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New York Daily News

Casita Maria A Home To Latinos For 70 Yrs.


June 20, 2004
Copyright © 2004 Bell & Howell Information and Learning Company. All rights reserved.

ED SULLIVAN'S "REALLY BIG SHOW" ran for 23 years, but the charity founded by two of his relatives is still going strong at 70.

Casita Maria, founded in 1934 by public school teachers Elizabeth and Claire Sullivan, will celebrate its 70th year of service tomorrow with an awards breakfast at the New York Botanical Garden.

"Casita has been a beacon to immigrants since its founding," said Lue Ann Eldar, the executive director and CEO of Casita Maria, which is New York's oldest charity devoted to serving the city's Hispanic community.

Established at a time of surging immigration from Puerto Rico, Casita Maria took on the work that earlier settlement houses and mutual aid societies had done for past immigrant waves from Europe.

Early efforts focused on practical matters, such as language classes, housing help and employment advice to help the new arrivals assimilate into American society.

As the initial group of Puerto Rican immigrants began raising children in the city, Casita Maria's mission shifted to helping prepare the second generation to pursue the American Dream that had drawn their parents.

"It became apparent that we needed to concentrate on education," said Eldar.

Casita Maria, at 928 Simpson St., has comprehensive programs for kids ages 6 to 17 that include literacy development, tutoring, career exploration, computer instruction and sports in after-school programs and summer day camps.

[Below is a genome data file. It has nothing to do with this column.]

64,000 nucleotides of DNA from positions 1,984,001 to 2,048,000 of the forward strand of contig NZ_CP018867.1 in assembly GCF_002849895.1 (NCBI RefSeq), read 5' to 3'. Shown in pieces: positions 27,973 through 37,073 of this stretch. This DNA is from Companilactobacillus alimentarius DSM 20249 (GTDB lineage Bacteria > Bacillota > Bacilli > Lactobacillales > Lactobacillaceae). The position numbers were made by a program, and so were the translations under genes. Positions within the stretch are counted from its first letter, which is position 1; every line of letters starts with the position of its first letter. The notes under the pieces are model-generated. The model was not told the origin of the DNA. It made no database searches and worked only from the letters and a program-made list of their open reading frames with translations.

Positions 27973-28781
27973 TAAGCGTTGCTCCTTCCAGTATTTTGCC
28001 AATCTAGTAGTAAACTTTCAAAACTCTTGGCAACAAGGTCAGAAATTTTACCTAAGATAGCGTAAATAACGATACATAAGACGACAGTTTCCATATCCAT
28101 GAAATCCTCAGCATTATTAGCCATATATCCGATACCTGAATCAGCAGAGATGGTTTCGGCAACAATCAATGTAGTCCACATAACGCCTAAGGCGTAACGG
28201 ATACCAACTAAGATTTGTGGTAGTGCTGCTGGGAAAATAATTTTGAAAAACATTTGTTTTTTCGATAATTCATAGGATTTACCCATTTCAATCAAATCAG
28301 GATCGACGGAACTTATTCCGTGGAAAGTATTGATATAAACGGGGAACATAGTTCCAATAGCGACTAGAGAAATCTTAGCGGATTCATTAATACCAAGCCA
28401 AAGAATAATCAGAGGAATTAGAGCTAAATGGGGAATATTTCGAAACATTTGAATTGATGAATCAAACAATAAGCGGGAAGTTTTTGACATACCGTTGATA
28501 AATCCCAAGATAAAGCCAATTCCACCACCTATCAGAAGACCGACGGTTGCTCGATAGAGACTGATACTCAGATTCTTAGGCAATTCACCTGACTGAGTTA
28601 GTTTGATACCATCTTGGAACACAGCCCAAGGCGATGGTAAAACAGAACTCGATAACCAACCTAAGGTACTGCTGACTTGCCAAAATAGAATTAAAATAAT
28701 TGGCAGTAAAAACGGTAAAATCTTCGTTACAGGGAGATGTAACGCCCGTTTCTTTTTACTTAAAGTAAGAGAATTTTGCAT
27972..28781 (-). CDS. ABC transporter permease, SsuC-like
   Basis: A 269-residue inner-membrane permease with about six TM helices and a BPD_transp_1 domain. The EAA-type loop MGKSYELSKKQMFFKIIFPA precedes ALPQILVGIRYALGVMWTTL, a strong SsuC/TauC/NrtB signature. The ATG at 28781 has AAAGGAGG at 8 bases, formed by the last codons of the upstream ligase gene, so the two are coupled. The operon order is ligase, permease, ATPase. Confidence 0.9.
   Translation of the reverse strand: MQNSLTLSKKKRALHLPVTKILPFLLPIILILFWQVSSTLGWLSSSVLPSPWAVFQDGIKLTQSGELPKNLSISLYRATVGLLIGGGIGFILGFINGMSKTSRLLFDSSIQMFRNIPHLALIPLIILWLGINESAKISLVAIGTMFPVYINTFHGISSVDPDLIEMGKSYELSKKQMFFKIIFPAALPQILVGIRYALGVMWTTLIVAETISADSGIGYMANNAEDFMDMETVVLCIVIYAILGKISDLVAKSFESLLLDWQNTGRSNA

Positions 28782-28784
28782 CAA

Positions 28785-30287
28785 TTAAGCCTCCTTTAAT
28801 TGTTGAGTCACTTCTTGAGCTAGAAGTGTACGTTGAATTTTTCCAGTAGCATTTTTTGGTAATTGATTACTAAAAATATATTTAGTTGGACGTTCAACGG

Teenagers can participate in Casita Maria's career development program, which includes workshops, field trips and summer internship opportunities.

"We want to make an educational impact that would have a larger economic effect in the community," Eldar said.

In addition to academics and sports activities, Casita Maria runs innovative arts programs in collaboration with the Youth Orchestra of the Americas and the American Ballet Theater. The "Make a Ballet" program lets young dancers help choreograph their own ballets. The group has performed at the Apollo Theater and the Metropolitan Opera House.

Casita Maria recently received a federal grant for its arts education program from, of all places, the Department of Justice. The money comes from a fund earmarked for programs that engage at- risk kids.

"I don't like that term, 'at risk,' " said Eldar. "It sounds like there's something bad about them that we have to prevent, but this is about opening doors and giving them opportunities."

Last year, Casita Maria served nearly 14,000 individuals and families with its after-school and summer camp programs, health information and referrals, homeless intervention and emergency assistance and services for homebound seniors.

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